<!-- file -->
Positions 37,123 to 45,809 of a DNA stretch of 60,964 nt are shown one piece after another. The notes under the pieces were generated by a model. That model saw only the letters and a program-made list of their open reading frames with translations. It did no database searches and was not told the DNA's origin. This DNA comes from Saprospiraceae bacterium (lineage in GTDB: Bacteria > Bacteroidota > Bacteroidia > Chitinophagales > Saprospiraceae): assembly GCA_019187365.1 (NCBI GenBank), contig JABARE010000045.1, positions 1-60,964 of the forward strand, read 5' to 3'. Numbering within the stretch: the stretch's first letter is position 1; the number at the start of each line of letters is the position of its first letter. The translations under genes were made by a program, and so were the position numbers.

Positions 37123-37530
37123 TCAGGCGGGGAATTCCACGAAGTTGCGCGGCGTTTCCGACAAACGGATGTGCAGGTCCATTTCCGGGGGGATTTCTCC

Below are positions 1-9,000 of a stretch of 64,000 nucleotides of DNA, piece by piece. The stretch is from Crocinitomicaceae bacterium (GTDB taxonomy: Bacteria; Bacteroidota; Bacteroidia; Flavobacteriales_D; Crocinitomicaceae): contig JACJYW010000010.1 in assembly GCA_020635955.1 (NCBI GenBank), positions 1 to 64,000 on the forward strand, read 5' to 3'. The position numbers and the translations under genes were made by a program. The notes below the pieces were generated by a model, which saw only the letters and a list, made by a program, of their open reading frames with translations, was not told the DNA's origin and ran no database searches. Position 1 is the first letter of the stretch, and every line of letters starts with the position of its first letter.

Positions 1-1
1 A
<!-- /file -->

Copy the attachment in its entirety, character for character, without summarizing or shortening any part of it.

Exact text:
Positions 37,123 to 45,809 of a DNA stretch of 60,964 nt are shown one piece after another. The notes under the pieces were generated by a model. That model saw only the letters and a program-made list of their open reading frames with translations. It did no database searches and was not told the DNA's origin. This DNA comes from Saprospiraceae bacterium (lineage in GTDB: Bacteria > Bacteroidota > Bacteroidia > Chitinophagales > Saprospiraceae): assembly GCA_019187365.1 (NCBI GenBank), contig JABARE010000045.1, positions 1-60,964 of the forward strand, read 5' to 3'. Numbering within the stretch: the stretch's first letter is position 1; the number at the start of each line of letters is the position of its first letter. The translations under genes were made by a program, and so were the position numbers.

Positions 37123-37530
37123 TCAGGCGGGGAATTCCACGAAGTTGCGCGGCGTTTCCGACAAACGGATGTGCAGGTCCATTTCCGGGGGGATTTCTCC

Below are positions 1-9,000 of a stretch of 64,000 nucleotides of DNA, piece by piece. The stretch is from Crocinitomicaceae bacterium (GTDB taxonomy: Bacteria; Bacteroidota; Bacteroidia; Flavobacteriales_D; Crocinitomicaceae): contig JACJYW010000010.1 in assembly GCA_020635955.1 (NCBI GenBank), positions 1 to 64,000 on the forward strand, read 5' to 3'. The position numbers and the translations under genes were made by a program. The notes below the pieces were generated by a model, which saw only the letters and a list, made by a program, of their open reading frames with translations, was not told the DNA's origin and ran no database searches. Position 1 is the first letter of the stretch, and every line of letters starts with the position of its first letter.

Positions 1-1
1 A